Local doctor weighs in on Zika: “Best way to prevent it is to avoid exposure”

Posted at 9:49 AM, Aug 16, 2016
and last updated 2016-08-16 13:54:05-04

GRAND RAPIDS, Mich. -- Last week, health officials confirmed another Zika virus case,  this time, in Southeast Michigan. So far, doctors say there are no confirmed Zika cases in West Michigan But the Zika virus is causing alarm among pregnant women across the country and in our state.

Local doctors say Michigan will likely dodge a Zika outbreak due to our colder climate, but they are warning pregnant women and women trying to get pregnant to avoid traveling to warmer countries or states.

Source: March of Dimes

"This is real. It’s effecting many kids," Vivian Romero said, a maternal and fetal medicine specialist at Spectrum Health."If you look at the news and you see the struggle Brazil is going through right now, there's 3,500 cases of microcephaly and this is devastating, because it's a long term disease that’s going to carry significant effects on that population."

Microcephaly is the condition where babies are with brain related defects and abnormally small heads. Pregnant women become infected from mosquitoes test positive for West Nile carrying Zika and pass the virus to their unborn babies. The virus can also be transmitted sexually.

"I don’t believe we’ve seen anything quite this frightening for our babies and birth defects until Zika," said Ginger Feldman, executive director at the March of Dimes in West Michigan.

Source: March of Dimes

Source: March of Dimes

"The best advice I have for people in Michigan is to be careful if you’re traveling to an area that has Zika virus," Dr. Romero said.

According to the CDC, last week there were nearly 2,000 Zika cases across the continental U.S., 20 of those in Michigan.

Source: Centers for Disease Control and Prevention

Source: Centers for Disease Control and Prevention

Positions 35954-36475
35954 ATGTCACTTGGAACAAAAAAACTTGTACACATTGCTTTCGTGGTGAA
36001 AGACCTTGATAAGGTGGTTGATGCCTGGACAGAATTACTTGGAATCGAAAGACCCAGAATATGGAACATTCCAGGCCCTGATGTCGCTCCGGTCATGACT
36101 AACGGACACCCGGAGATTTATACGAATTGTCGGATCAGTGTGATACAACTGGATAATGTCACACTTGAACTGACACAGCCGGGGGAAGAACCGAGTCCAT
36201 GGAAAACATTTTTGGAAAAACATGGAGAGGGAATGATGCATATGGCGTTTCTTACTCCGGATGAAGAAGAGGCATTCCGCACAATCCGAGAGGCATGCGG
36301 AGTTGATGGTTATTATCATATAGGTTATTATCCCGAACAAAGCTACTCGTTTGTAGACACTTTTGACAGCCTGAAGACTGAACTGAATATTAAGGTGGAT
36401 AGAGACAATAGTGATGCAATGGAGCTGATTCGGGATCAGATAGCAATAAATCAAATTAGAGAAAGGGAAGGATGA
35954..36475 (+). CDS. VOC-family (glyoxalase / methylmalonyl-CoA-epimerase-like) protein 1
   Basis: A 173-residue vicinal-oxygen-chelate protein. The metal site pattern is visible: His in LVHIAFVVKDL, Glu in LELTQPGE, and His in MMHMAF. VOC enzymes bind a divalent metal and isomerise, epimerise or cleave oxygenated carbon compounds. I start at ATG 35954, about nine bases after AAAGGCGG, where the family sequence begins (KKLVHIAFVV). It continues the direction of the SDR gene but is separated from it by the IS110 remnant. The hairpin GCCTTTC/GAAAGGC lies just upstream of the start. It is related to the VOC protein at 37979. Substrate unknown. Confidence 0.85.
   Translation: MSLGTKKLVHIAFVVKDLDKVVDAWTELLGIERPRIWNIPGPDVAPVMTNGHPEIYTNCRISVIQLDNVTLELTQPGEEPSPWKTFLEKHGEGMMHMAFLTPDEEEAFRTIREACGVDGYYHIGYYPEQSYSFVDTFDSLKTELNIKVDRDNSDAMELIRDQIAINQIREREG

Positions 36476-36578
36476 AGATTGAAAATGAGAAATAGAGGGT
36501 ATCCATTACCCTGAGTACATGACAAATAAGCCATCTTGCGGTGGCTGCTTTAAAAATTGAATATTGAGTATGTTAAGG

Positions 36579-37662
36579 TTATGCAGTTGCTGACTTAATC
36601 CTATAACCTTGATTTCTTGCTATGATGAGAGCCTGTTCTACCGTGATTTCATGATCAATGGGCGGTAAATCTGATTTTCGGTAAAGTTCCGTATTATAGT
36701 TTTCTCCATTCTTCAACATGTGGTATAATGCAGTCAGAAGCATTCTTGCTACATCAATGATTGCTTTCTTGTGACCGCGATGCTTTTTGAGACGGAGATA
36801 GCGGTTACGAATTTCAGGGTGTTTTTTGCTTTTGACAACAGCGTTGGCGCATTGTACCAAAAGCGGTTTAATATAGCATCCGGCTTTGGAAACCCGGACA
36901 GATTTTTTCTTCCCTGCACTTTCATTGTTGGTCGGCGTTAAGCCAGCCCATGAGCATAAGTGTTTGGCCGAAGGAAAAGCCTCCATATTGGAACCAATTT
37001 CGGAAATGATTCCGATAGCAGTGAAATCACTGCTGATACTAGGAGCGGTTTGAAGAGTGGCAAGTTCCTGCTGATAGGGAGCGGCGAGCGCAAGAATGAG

Thankfully, Michigan doesn't have the mosquito that carries the Zika virus. According to doctors, the cases in Michigan are cases where the victims became infected elsewhere or from sexual transmission.

Dr. Romero suggests exposed women wait eight weeks from first signs of symptoms until conceiving. Exposed men should wait six months, because the virus can be found in semen for longer periods of time.

Feldman says she's extremely concerned about mothers and their babies.

"Miscarriage, still birth and birth defects, premature birth -- all of those things are our mission, and Zika falls into the middle of that fire storm," Feldman said. "This is what all businesses need to be aware of. If they’re having conferences in any of those southern states, [they need to] be aware of it for their moms."

That's why March of Dimes is promoting five ways to Zap Zika. They urge pregnant women to use repellent with Deet, stay inside, remove standing water, use contraception, and call your health care provider immediately if you think you're at risk.

Source: March of Dimes

Source: March of Dimes

Symptoms of the Zika virus are typically mild, including fever, rash, joint pain, and itchy eyes. Many infected won't experience symptoms.

As of now, there is no cure, but doctors say research is being done to find a vaccination that works.

A blood or urine test can determine if you have Zika. Doctors recommend that pregnant women who might have been exposed to the virus receive serial ultrasounds.

For more information on the Zika virus and how you can prevent it, head to Marchofdimes.orgor the CDC